The Old Man and the Read

A mark of an educated man or woman is to employ an expanded vocabulary in their speech or conversation. A mark of a very educated man or woman is to know the appropriate times to employ the expanded vocabulary to a particular audience.

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I always thought that I had a book within me that I could write and publish. But after recently reading My Mistake: A Memoir by David Menacker, a book about the author’s experiences in various roles in the publishing world, I am now disimbued of that ambition.

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I am also reminded of an adage from the great Christopher Hitchens about people who want to write a book: “Everybody does have a book in them, but in most cases that’s where it should stay.”

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I am a huge fan of good journalism. And despite all the outcries of “fake news,“ there is a lot of good investigative journalism of political, business, health and culture topics reflecting strong research, responsible sourcing, effective writing and editing. Magazines of exceptional writing and reporting include The New Yorker, Atlantic, Vanity Fair, and The Nation. What’s frustrating to me is the reliance of so many people on blogs and memes, particularly as it relates to politics and the coronavirus.

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A great financial and mental investment is the online Sunday New York Times for $.99. Excellent ideas, essays, news coverage and articles on politics, business, culture, entertainment and people. I am biased but I think Maureen Dowd is one of the best essayists and commentators of the political and current events scenes.

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Authors continue to write “self help“ books as it is a huge market within book publishing. However the greatest ideas for self-help were written in ancient times by Socrates, Aristotle, Marcus Aurelius, Confucius, Lao-tzu and Epicurus. Much of what is written today as self help is just a regurgitation of their ideas.

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One of the greatest literary influences on my perspectives regarding life, death and religion is found in the first chapter of a book by Alan Watts titled The Wisdom of Insecurity. The chapter begins, “By all outward appearances, our life is a spark of light between one eternal darkness and another.” I have underlined just about all of the first chapter in my copy of the book. A great deal of wisdom in 15 pages.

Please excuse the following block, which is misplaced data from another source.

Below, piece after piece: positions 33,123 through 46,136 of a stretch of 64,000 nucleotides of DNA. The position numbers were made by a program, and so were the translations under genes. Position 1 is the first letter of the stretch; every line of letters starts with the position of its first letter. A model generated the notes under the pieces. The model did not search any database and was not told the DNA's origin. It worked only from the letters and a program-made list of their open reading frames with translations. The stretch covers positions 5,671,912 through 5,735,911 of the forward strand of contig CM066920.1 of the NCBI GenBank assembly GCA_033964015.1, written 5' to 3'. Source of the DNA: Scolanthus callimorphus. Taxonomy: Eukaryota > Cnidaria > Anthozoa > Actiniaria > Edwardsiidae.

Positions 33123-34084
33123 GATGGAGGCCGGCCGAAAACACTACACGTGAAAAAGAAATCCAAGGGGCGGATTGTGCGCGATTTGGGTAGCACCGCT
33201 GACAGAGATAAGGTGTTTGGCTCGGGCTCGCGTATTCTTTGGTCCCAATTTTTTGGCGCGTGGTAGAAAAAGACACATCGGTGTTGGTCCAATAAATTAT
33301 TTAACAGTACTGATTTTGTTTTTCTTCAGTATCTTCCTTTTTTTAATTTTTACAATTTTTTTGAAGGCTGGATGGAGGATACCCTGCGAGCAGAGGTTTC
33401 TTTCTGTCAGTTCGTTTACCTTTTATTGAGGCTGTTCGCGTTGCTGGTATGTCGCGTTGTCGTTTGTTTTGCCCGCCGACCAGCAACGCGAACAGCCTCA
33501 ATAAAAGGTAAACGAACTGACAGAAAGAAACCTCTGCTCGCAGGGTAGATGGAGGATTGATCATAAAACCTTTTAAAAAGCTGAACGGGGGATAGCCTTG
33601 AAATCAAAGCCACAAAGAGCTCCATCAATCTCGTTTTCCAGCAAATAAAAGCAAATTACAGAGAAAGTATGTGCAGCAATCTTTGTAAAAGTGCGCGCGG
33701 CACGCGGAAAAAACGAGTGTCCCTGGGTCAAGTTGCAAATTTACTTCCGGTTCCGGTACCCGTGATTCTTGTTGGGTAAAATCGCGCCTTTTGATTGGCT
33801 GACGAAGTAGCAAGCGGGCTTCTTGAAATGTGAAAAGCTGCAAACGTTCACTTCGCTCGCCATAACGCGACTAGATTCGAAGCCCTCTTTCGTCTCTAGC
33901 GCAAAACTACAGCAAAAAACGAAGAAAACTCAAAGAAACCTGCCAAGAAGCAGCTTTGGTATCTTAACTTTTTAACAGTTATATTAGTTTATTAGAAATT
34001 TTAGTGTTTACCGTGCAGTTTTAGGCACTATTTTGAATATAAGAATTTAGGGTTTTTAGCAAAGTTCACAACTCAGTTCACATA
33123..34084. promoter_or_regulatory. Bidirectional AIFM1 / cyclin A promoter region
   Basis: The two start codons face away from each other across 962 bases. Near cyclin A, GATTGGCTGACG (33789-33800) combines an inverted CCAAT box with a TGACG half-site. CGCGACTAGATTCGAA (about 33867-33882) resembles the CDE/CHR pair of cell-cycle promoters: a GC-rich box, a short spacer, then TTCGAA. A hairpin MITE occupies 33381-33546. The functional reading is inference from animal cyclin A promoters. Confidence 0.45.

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In high school, we were assigned summer reading. The three books I remember and enjoyed were (1) Inherit the Wind by Jerome Lawrence and Robert Lee (2) All Quiet on the Western Front by Erich Maria Remarque and (3) The Bridges at Toko-Ri. I struggled with the following summer books: (1) The Spy by James Fenimore Cooper, (2) Madame Bovary by Gustave Flaubert and (3) The Hound of the Baskervilles by Arthur Conan Doyle. I found the writing in those books tedious and boring.

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The best and most memorable short story I have read is The Lottery by Shirley Jackson. Written in 1948, it is still an appropriate theme for our times. I remember my shock at the ending of the story.

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Currently reading Heaven and Hell: A History of the Afterlife by Bart D. Ehrman. Just finished How Did We Get Here? From Theodore Roosevelt to Donald Trump by historian Robert Dallek.

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A very funny read is Make Russia Great Again by Christopher Buckley. It is a satirical novel about a former Jewish food manager of one of Trump’s Golf Clubs who reluctantly becomes Trump’s seventh Chief of Staff. He becomes embroiled in a number of crazy White House scandals and deals with Fox commentators running the government and his boss’s bizarre ideas (e.g. Ivanka as VP to garner women’s vote.) Strangely enough I’m not sure this satire is as farcical as the real time events of the Trump presidency.

Old Man and the Read

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